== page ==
We examined response of breeding bird communities to timber harvest in riparian areas using two harvest techniques (full tree harvest and cut-to-length (CTL)) along first to third order streams in northern Minnesota, USA. Although many studies have quantified bird response to riparian buffer harvest, we are unaware of any study that examined the response of breeding birds to riparian forest harvest using different cutting practices. We compared community composition, total abundance and species richness, as well as abundance of six individual species on plots within four treatments (three plots/treatment) completed within 30 m on both sides of the stream. Treatments in the riparian area (30 m on both sides of the stream) were: (1) riparian control (no harvest); (2) reduction of basal area to an average of 7-10 m2/ha with full tree harvest system; (3) reduction of basal area to an average of 7-10 m2/ha with CTL harvest system; and (4) control (no harvest in riparian area or upland). For treatments 1, 2, and 3, adjacent upland forests on the plots were clearcut. Bird surveys were completed 1 year prior to, and 3 years after harvest and revealed a significant response of the bird community to timber harvest in the riparian area. Bird communities were most affected by tree removal with both harvest methods, but harvest type also affected bird communities. Early-successional species, e.g. song sparrow (Melospiza melodia), white-throated sparrow (Zonotrichia albicollis), mourning warbler (Oporornis philadelphia), and chestnut-sided warbler (Dendroica pensylvanica) were associated with harvested plots, whereas forest species, e.g. scarlet tanager (Piranga olivacea) and black-throated green warbler (Dendroica virens) were associated with riparian control and control plots. Of six individual species tested for response to riparian harvest treatment over time, only the ovenbird (Seiurus aurocapillus) showed a significant time by treatment interaction. Ovenbird numbers decreased in both the CTL and full tree harvest plots through 2000, when no individuals were observed. Two other forest-dependent species, black-throated green warbler and hermit thrush (Catharus guttatus), showed similar responses to treatment as the ovenbird. The winter wren (Troglodytes troglodytes) responded positively to the greater amount of slash that was left on-plot with the CTL harvest system. However, with the exception of the winter wren, we found that bird species and communities did not differ in their response to harvest system.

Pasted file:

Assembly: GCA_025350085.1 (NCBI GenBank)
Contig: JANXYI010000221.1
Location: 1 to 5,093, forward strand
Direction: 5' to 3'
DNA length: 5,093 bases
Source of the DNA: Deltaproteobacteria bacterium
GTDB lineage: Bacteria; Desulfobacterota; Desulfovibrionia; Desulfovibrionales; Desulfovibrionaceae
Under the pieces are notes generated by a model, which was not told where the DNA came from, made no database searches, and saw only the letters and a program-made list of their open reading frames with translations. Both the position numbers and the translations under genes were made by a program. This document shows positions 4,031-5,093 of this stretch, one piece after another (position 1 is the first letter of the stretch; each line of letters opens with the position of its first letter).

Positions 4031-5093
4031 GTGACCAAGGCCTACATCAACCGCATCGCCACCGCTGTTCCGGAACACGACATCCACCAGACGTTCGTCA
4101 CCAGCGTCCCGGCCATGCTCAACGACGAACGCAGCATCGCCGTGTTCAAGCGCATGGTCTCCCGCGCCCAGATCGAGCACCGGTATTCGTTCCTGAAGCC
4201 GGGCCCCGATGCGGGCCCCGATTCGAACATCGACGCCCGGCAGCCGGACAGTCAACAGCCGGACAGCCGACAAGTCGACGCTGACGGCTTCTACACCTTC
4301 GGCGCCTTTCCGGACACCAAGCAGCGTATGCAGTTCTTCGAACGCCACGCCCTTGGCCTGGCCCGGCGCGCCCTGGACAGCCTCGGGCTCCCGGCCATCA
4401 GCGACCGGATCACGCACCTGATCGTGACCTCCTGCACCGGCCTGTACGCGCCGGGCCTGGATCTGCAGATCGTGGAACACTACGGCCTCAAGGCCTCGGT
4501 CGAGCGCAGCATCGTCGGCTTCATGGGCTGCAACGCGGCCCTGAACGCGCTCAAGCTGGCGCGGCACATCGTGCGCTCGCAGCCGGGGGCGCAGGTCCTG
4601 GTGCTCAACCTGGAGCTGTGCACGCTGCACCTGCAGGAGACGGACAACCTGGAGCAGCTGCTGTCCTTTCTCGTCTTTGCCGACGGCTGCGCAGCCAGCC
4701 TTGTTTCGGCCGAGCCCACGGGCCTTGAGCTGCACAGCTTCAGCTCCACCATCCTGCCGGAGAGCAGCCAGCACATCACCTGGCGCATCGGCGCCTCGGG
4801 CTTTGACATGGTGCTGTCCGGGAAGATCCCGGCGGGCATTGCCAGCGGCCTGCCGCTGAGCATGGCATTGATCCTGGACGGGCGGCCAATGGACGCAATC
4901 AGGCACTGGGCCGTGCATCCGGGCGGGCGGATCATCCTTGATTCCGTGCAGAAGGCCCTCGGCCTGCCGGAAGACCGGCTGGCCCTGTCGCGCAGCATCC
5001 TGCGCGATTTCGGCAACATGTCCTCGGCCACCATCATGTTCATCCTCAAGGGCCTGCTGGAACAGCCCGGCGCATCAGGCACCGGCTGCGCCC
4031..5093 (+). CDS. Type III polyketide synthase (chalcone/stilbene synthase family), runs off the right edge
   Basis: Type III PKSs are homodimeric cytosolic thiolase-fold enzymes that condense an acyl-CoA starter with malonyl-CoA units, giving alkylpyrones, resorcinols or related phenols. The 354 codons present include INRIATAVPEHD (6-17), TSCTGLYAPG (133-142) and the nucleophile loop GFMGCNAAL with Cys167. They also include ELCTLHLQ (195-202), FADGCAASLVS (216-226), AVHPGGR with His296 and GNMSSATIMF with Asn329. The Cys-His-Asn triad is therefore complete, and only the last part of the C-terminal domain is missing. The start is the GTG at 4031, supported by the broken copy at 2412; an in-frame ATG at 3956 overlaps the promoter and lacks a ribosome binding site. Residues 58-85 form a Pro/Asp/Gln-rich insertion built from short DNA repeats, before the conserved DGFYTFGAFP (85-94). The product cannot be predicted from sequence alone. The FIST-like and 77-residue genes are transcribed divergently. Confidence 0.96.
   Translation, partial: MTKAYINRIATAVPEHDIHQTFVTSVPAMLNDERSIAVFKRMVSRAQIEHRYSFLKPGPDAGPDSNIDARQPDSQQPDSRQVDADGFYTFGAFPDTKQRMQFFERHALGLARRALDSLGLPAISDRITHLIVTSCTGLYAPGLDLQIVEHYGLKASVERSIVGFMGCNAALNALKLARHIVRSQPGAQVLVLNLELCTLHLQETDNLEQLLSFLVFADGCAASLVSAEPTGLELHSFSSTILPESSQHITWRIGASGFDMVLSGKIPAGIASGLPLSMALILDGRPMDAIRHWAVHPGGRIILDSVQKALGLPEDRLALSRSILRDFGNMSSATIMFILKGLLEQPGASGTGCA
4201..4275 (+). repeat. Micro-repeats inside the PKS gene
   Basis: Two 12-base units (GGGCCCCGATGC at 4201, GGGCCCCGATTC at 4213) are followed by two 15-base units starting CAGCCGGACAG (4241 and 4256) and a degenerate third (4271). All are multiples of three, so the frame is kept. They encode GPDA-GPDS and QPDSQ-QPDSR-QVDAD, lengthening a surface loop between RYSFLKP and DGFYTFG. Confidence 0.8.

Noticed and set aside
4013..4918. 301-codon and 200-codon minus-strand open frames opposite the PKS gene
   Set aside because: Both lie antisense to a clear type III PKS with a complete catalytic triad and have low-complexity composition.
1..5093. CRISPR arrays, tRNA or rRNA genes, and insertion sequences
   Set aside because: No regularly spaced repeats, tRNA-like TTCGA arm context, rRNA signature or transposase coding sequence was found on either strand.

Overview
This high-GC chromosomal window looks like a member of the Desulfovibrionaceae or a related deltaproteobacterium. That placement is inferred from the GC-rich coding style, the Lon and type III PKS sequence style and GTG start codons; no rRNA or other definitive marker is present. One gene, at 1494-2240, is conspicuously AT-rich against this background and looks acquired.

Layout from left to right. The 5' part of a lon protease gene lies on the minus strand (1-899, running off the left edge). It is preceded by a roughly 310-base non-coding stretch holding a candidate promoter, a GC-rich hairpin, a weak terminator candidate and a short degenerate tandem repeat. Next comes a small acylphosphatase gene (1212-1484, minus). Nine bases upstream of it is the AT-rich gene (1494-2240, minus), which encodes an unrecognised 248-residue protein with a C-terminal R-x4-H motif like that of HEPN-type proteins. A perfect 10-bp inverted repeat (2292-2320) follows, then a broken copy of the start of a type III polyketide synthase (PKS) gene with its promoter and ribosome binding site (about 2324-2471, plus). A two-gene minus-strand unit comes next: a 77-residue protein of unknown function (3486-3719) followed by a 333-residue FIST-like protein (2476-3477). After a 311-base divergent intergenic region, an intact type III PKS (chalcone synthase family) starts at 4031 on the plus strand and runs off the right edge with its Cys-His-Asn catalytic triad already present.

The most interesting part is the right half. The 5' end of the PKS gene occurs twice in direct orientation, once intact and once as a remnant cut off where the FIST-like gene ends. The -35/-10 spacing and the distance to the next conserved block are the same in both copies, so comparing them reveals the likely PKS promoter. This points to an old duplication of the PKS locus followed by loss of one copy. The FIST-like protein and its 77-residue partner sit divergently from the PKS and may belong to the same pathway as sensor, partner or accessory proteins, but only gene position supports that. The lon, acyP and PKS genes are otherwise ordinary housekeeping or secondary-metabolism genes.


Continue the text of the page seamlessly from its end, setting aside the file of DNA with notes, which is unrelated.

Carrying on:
Bibliographical noteFunding Information:
This project was funded by Minnesota’s Forest Resources Council and National Council for Air and Stream Improvement. We thank UPM-Blandin Corporation for access to their property. Thanks to Rita Hawrot and Tom Savre for helping with the bird surveys.This is contribution number 312 of the Center for Water and the Environment of the Natural Resources Research Institute.
- Breeding bird communities
- Principle response curves